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Why were british troops sent into northern ireland in 1969?

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Top of Form Why were British troops sent into Northern Ireland in 1969? In this essay, I will be analyzing all the causes, which may have triggered the British troops to come into Ireland and help keep order between the Catholics and the Protestants. I will be discussing the long-term causes, the short-term causes and the trigger causes until I come to a decision as to why British troops were sent into Northern Ireland. Ireland was independent in the middle ages and everyone was Catholic. Henry The Eighth sent over the Scottish and English Protestants in the 17th century. They were richer than the Catholics and therefore owned most of the land. In 1801, Ireland became part of the UK, however the Catholics were not happy whereas the Protestants were loyal and wanted to stay as part of the UK. During the Easter rising in 1916, lots of Catholics organized a rising in the Irish capital, Dublin. Thousands of British troops outnumbered them and hundreds had died. After the war, Sinn Fein organized the new Irish republican army and in 1920, the British recruited a new force to support the Irish police. They were named the 'black and tans' and were brutal in the way they dealt with the Irish, and on its side, the IRA too was committing violent crimes. Fighting went on until 1921 and some agreement had been reached. In 1939, the IRA began a bombing campaign in England and in 1949 it had become Republic and left the commonwealth. In 1969, the IRA split into two sections, the official and the provisional wings. The Government couldn't keep order so on the 14th August 1969, the British Government sent in troops to try and restore law and order. In 1972, Ulster became ruled directly from London. Catholics living in Northern Ireland have always been discriminated upon starting in the 16th century when Henry the eighth sent Protestants over, many being Scottish Protestants to help try and sort out Ireland. ...read more.


He had always believed that the Protestants had feared and discriminated against the Catholics. He also influenced a lot of people because; he once had been the Prime Minister of Northern Ireland and was experienced in the matter about the hatred between the two religions. In a newspaper article in 1968, he told them "There is a feeling of resentment, this is nothing to do with religion at all." By this, he meant that the two religions were not fighting because of the religion; it was because they had grown to hate each other so much that they just didn't want to get along with each other. He mentioned, "How can you giver somebody who is your enemy a higher position in order to allow him to come out and destroy you?" This would have annoyed the Catholics because it was true and there wasn't much they could do about it. In the United States of America, Black people were not treated fairly, just like the Catholics in Ireland. The blacks resorted to non-violent methods, and by doing this they were given equal rights. The Catholics realized that maybe is they stopped using violence and started using non-violence methods instead; they too could have equal rights. In 1967, the NICRA was formed and their main objective was to use peaceful, non-violent means to obtain reforms and changes. Civil rights leaders encouraged homeless Catholics to squat in the council houses which were supposed to be given to Catholics but were going to end up being given to the Protestants. As a result of this, the 'Derry Housing Action Committee' was formed who also encouraged homeless Catholics to squat. An incident, which happened when a Catholic family were found living in a caravan. They had been refused a house and they stopped traffic by parking their caravan in the middle of a street. They were then given a house, which proved that their non-violent methods were working. ...read more.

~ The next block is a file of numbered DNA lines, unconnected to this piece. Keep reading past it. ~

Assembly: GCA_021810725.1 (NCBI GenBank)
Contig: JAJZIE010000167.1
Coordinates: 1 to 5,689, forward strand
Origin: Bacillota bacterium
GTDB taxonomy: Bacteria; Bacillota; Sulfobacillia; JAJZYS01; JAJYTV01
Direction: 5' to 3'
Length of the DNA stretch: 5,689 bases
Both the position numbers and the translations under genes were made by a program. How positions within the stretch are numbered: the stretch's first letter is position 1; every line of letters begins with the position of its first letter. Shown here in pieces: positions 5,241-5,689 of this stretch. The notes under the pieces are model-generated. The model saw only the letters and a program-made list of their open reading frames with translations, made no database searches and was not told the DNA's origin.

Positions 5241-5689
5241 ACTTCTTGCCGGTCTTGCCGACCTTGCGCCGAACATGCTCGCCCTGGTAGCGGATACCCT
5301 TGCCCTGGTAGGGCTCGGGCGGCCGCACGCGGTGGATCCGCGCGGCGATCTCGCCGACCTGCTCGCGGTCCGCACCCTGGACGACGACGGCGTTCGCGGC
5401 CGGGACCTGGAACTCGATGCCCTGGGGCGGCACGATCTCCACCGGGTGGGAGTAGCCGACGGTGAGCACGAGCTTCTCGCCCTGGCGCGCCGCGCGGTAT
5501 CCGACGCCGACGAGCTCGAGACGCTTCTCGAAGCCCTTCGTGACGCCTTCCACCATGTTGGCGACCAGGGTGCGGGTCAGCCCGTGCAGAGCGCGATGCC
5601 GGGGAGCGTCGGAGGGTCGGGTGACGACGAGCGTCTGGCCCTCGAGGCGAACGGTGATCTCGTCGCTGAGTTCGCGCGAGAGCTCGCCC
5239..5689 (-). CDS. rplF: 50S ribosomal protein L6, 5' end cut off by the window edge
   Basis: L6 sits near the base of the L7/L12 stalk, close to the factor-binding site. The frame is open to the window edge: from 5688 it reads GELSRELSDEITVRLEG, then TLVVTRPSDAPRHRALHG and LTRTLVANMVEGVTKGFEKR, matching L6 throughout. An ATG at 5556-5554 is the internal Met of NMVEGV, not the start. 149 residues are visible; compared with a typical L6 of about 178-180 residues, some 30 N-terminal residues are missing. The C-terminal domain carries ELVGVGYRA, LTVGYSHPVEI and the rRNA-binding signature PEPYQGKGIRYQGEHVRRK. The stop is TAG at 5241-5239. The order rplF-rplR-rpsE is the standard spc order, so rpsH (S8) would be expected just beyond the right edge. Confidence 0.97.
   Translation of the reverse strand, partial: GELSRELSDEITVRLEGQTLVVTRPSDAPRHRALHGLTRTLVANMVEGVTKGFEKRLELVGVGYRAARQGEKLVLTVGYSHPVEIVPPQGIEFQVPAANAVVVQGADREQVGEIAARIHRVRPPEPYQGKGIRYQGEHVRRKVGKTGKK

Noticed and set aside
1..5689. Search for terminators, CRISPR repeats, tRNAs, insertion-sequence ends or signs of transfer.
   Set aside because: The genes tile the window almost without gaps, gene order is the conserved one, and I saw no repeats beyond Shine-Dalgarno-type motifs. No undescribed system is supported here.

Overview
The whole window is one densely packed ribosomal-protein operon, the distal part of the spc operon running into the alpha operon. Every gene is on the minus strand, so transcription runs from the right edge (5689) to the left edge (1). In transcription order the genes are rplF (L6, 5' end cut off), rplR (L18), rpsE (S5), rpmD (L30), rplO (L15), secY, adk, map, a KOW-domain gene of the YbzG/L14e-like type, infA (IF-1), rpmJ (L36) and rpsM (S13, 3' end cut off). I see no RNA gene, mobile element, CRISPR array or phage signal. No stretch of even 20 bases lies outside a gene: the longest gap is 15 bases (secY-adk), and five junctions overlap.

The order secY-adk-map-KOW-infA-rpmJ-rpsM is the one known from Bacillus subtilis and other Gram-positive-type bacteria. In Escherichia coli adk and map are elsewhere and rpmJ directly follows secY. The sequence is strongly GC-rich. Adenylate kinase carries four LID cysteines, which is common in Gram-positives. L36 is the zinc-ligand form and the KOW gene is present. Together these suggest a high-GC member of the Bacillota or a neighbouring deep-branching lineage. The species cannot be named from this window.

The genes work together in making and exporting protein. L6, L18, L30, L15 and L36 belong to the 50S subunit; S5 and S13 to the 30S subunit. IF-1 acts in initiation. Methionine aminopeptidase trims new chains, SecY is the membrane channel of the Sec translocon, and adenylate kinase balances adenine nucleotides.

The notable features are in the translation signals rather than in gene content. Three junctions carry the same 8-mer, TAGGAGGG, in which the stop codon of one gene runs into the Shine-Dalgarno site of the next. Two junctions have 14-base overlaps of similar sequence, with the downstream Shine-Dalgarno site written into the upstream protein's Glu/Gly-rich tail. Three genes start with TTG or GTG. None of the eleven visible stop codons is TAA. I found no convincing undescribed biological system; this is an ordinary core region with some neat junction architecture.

So many milk bottles had been used, that a total of 43,000 bottles were reported missing/stolen by local milkmen, during the time of one week. Jack Lynch, the Prime Minister of the Irish Republic was outraged that the Northern Police were not protecting the Catholics. He made a strong speech on television, criticizing the Northern Ireland Government. "It is evident that the Stormont Government is no longer in control of the situation. Indeed, the present situation is the inevitable outcome of the policies pursued for decades by the successive Stormont Governments. It is clear that the Irish Government can no longer stand by and see innocent Catholics injured and perhaps more." The British Government had finally had enough and so they sent in British troops into Belfast and Londonderry to try and restore law and order. When the British arrived, relieved and very happy Catholics greeted them. However, not everybody was so happy. The Protestants were angered because their fellows Protestants were sticking up for the Catholics. Following this, the British Government even tried to persuade Unionist leaders to introduce reform, but this had failed as well, in spite of everything. In conclusion, I would argue that there were a couple of reasons, which I believe were the main reasons as to why British troops were sent into Northern Ireland. One would be that, in 1968, after a march, which occurred in Derry, when many people living in the rest of Ireland and Britain were shown footage of the march and it clearly showed how badly the Catholics were being treated. This suggests that for many people, it was the first they had seen of such behavior. Because so many people were outraged, it could have influenced the Great British Government to send British troops to be sent in to help. The fact that the Government were being ignored plays a big part in sending in the troops, this is because they had lost control of everything and did too little too late, which meant if they had received no help, anything and everything could have happened. ...read more.